I saw this question as linked above on the Emerging Civil War blog a few days ago and left a reply there, but realized I had much more to say about it and I thought it might make a good topic here. I might go beyond the scope of the original query and this could be might quite long. I'm typing as I think and not doing any research or much proofreading or editing afterwards. Go with the flow, baby!
When I was in grade school, I learned that Abraham Lincoln was, like me, a Kentuckian, and that sparked my interest in the war. It was state pride. I was happy to hear of someone famous also from my state and it was not possible to learn about him without learning about the war at the same time, so that was how I first knew of and became interested in the war.
I never thought I got any kind of pro-southern or pro-northern education as a youth though my middle school was called "South Campbell County" and was nicknamed the Confederates. We even had a large Confederate battle flag (made of some sort of rubber) welcome mat and teachers sold buttons that said "the South will rise again" with a picture of the Confederate battle flag on them. Our yearbooks featured a student's drawing of a Rebel soldier on the cover, at least the one I remember. At the time, it was just a school for me and the name had no special meaning. I was not aware of any possible issues that others might have with it - I was just a normal middle schooler. As I type this, I find it curious that this apparently had no influence on me. Maybe I was too young and would have been more influenced had it been a high school instead of middle school, or maybe it really was just a name and what the teachers taught was more important than a school name. "Confederates" did not become a major cultural part of my youth other than standing for my school.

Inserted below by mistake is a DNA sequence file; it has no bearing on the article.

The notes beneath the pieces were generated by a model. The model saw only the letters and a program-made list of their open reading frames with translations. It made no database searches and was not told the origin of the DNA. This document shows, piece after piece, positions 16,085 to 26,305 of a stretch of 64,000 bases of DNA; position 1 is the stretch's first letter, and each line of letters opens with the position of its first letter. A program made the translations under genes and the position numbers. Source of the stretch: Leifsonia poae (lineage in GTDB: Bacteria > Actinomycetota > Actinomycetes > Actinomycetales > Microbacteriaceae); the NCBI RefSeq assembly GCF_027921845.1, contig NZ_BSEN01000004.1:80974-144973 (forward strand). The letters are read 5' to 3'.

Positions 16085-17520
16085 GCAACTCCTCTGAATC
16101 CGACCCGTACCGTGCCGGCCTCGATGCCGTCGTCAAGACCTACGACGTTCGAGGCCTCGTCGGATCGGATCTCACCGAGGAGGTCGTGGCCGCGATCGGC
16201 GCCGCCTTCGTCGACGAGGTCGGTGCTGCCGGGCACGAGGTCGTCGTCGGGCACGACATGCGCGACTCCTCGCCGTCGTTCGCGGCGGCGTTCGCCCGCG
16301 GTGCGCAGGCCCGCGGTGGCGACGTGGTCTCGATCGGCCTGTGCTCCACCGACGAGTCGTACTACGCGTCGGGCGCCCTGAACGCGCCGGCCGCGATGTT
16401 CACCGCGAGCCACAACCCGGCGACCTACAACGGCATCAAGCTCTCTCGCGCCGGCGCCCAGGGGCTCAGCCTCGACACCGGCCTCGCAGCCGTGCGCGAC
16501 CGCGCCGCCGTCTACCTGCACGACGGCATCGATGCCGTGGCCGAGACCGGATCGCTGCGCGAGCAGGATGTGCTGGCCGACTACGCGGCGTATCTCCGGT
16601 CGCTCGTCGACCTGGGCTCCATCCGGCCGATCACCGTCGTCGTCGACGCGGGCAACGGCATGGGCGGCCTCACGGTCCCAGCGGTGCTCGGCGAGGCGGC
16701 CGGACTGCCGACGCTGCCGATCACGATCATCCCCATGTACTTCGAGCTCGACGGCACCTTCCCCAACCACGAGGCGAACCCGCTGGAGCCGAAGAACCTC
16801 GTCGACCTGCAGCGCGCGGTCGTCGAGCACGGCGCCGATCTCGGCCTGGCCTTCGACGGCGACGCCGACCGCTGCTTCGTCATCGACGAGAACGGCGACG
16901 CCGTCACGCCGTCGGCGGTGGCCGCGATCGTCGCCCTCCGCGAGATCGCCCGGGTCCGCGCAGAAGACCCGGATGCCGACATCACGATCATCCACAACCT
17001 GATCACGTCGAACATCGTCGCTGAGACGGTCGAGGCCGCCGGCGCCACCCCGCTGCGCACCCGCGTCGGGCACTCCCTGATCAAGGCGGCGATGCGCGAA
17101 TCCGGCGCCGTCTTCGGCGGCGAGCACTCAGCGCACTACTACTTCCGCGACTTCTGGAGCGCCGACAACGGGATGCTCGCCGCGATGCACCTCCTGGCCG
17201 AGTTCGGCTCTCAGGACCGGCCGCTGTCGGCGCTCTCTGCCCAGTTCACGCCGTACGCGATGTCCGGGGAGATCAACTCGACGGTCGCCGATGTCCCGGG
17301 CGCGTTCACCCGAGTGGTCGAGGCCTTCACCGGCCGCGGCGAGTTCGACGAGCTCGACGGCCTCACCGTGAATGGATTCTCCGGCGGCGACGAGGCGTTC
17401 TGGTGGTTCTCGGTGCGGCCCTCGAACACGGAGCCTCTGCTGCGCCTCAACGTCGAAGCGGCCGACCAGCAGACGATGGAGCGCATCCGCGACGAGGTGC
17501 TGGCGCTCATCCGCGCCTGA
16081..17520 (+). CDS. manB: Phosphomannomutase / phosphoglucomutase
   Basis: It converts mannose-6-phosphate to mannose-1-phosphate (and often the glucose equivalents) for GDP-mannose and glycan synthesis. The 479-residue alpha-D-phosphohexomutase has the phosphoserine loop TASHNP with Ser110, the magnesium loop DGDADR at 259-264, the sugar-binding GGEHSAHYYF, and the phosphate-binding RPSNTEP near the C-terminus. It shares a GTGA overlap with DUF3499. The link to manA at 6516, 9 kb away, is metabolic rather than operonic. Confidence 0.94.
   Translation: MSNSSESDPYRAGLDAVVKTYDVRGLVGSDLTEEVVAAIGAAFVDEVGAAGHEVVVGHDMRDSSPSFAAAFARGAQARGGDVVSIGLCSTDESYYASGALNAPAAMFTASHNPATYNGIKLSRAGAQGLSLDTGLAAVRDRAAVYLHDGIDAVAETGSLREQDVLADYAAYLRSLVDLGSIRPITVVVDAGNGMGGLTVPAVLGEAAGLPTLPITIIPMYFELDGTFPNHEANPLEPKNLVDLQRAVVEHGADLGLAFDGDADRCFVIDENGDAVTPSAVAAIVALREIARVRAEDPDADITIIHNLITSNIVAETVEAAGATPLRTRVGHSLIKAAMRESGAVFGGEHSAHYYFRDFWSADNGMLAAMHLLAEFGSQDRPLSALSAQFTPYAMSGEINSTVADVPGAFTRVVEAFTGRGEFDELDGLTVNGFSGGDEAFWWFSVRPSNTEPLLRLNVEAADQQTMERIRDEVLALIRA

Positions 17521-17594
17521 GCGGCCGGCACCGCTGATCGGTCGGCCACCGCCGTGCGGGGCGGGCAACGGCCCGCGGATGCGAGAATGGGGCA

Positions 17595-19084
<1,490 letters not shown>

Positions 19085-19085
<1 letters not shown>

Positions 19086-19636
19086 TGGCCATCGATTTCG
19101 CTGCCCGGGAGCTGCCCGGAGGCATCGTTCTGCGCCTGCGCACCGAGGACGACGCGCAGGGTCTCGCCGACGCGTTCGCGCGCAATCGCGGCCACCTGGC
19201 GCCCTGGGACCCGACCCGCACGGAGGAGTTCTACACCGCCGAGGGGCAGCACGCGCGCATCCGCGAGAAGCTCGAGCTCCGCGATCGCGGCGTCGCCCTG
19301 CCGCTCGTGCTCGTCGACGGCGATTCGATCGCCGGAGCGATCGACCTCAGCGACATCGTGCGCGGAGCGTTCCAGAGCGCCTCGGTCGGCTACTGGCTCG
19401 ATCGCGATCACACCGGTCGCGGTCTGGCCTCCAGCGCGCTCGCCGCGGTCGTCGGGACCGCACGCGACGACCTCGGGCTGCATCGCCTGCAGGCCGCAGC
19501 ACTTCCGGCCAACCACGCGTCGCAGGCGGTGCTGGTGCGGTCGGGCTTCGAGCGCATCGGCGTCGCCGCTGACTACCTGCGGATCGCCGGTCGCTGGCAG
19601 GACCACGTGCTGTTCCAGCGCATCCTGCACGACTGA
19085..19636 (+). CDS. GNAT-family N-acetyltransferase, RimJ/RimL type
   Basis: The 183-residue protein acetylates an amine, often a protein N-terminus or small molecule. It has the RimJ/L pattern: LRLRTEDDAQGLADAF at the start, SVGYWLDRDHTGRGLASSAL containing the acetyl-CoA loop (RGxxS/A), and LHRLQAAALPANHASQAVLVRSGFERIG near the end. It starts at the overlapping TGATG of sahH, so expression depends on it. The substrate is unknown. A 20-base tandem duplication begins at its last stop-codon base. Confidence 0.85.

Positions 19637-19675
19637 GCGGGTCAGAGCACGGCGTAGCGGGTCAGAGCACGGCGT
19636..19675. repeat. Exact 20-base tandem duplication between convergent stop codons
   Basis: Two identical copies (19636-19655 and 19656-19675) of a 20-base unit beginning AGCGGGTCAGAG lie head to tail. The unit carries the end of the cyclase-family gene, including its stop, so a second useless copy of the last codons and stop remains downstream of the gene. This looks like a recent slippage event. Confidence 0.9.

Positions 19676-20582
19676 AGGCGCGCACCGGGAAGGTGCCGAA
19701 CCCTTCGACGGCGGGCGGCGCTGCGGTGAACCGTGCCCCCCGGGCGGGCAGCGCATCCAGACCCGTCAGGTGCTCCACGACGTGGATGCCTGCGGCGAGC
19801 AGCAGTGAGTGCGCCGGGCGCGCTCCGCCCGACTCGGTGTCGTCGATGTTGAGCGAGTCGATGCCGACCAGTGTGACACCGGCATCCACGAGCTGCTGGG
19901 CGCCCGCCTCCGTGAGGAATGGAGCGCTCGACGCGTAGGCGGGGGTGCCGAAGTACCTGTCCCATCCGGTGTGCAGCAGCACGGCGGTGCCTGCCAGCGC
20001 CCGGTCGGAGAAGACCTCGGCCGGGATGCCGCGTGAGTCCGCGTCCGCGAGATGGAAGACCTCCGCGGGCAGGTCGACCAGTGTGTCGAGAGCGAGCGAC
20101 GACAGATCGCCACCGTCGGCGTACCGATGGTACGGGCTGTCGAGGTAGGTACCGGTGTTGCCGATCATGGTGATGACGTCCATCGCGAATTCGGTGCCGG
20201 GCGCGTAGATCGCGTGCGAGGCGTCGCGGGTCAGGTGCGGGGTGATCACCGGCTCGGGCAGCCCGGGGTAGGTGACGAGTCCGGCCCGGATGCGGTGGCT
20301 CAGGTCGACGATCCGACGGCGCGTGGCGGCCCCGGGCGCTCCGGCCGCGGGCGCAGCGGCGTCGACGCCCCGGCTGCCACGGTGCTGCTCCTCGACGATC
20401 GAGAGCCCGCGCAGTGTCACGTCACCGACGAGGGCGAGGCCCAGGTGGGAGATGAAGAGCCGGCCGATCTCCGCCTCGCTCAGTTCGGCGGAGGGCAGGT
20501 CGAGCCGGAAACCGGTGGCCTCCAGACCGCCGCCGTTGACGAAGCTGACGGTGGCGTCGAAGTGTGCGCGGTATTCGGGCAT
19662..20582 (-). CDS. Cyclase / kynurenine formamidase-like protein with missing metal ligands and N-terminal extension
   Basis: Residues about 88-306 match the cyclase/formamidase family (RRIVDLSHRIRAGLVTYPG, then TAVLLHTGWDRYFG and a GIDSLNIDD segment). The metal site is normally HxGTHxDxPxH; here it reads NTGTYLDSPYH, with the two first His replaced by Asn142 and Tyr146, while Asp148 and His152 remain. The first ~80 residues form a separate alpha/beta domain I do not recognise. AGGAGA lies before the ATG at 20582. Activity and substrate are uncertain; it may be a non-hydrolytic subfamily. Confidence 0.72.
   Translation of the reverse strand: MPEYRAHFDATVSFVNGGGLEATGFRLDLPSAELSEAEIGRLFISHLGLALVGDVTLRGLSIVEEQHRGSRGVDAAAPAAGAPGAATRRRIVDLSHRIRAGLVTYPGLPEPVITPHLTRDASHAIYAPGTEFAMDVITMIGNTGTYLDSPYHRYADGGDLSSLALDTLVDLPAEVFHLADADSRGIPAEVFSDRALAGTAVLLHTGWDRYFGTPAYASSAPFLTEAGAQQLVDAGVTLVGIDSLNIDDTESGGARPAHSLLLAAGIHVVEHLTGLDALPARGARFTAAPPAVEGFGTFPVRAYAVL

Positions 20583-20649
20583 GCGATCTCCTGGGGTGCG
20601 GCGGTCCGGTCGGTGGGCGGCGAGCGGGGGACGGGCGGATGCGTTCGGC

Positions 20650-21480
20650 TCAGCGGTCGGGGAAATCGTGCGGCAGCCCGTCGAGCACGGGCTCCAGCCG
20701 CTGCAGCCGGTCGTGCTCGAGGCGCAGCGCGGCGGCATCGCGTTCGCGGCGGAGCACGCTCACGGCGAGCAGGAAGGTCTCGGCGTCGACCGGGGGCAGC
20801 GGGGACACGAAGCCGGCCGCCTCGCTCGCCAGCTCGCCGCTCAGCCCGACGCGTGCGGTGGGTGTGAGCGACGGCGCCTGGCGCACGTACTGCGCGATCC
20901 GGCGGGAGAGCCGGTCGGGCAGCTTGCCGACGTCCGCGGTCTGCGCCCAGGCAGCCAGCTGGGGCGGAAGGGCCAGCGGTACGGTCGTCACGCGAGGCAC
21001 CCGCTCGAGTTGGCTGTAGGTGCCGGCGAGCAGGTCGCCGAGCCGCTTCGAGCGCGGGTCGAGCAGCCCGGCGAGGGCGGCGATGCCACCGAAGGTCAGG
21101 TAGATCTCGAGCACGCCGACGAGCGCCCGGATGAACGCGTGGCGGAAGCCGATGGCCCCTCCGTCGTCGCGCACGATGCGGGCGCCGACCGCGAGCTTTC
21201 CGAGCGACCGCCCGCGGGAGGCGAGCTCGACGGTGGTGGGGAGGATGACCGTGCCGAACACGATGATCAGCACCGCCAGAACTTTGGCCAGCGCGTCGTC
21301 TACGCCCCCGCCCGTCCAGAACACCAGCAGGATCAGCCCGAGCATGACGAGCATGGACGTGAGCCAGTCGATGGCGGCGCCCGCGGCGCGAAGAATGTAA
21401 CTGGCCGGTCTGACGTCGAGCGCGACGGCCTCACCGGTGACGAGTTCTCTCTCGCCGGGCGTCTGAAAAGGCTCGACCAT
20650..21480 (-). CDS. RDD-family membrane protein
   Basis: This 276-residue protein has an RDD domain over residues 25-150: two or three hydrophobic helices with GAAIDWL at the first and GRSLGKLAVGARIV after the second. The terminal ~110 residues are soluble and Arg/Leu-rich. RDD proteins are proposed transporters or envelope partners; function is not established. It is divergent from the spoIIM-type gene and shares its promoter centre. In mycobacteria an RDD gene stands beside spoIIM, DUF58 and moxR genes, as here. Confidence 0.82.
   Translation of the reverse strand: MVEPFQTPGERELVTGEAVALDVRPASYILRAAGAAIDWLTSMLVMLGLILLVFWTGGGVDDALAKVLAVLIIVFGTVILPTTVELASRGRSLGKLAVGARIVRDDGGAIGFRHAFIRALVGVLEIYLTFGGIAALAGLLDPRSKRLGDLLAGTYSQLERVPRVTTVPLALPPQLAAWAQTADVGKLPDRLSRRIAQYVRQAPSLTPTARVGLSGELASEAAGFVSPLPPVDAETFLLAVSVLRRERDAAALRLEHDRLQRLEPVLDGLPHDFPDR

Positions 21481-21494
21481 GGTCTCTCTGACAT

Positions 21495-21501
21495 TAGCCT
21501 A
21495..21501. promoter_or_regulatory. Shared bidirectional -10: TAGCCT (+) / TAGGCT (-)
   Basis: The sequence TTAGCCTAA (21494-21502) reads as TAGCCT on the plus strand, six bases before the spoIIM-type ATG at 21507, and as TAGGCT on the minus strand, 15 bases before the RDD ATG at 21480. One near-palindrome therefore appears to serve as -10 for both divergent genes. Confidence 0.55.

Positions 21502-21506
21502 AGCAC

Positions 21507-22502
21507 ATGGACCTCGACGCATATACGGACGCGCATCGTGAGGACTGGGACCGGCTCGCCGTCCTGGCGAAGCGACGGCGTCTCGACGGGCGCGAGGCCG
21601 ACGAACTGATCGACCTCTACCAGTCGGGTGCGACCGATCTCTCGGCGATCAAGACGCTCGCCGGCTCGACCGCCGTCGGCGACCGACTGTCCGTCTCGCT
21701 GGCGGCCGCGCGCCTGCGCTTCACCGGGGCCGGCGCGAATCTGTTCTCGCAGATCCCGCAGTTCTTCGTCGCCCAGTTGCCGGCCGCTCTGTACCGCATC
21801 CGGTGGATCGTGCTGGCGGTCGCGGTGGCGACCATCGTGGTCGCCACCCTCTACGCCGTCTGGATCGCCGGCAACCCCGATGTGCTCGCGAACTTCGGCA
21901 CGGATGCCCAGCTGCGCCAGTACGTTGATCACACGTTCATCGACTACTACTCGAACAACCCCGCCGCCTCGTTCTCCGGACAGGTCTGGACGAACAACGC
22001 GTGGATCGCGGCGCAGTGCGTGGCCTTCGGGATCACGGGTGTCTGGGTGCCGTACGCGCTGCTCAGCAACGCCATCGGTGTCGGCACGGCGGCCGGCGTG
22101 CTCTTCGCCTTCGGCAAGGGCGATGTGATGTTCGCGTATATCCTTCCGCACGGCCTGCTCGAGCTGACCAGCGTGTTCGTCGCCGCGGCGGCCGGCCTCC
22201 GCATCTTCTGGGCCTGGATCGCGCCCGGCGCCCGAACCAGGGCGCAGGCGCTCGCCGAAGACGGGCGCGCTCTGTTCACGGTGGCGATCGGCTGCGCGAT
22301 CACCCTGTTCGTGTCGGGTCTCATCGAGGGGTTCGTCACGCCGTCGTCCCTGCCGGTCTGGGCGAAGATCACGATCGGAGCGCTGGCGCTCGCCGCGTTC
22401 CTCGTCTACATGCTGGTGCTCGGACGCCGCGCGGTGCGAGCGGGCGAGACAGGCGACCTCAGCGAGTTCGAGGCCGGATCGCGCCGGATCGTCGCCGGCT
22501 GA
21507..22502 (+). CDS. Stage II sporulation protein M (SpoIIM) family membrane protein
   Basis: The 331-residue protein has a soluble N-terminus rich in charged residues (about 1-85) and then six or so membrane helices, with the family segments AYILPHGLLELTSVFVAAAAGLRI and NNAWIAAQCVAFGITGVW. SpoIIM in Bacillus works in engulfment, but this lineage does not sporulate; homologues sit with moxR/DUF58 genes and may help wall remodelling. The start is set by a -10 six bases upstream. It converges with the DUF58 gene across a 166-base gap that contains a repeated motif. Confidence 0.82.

A year after I left 8th grade, the school changed its name to John W. Reiley Middle School (it has since become an elementary school - I must be getting old.) The reason given publicly was to honor a long-time county schools superintendent. They also changed the nickname to "RedHawks." I have often wondered if getting away from the Confederate imagery had anything to do with it, but I have never seen anything supporting that thought. The school is in a rural area that does not have much, if any, diversity and certainly didn't 25-30 years ago, so I cannot imagine anybody being offended by it or complaining, but that is just a guess. Its in northern Kentucky, which was divided territory during the war, but with more Union support from what I can tell, so the "Confederate" name does not seem to have been due to any local tradition. It was in the southern part of the county, so "Confederates" may have seemed like a natural name to go with "South." Maybe the county historical society has some records on the name change I can review some day. That might be a research project sometime.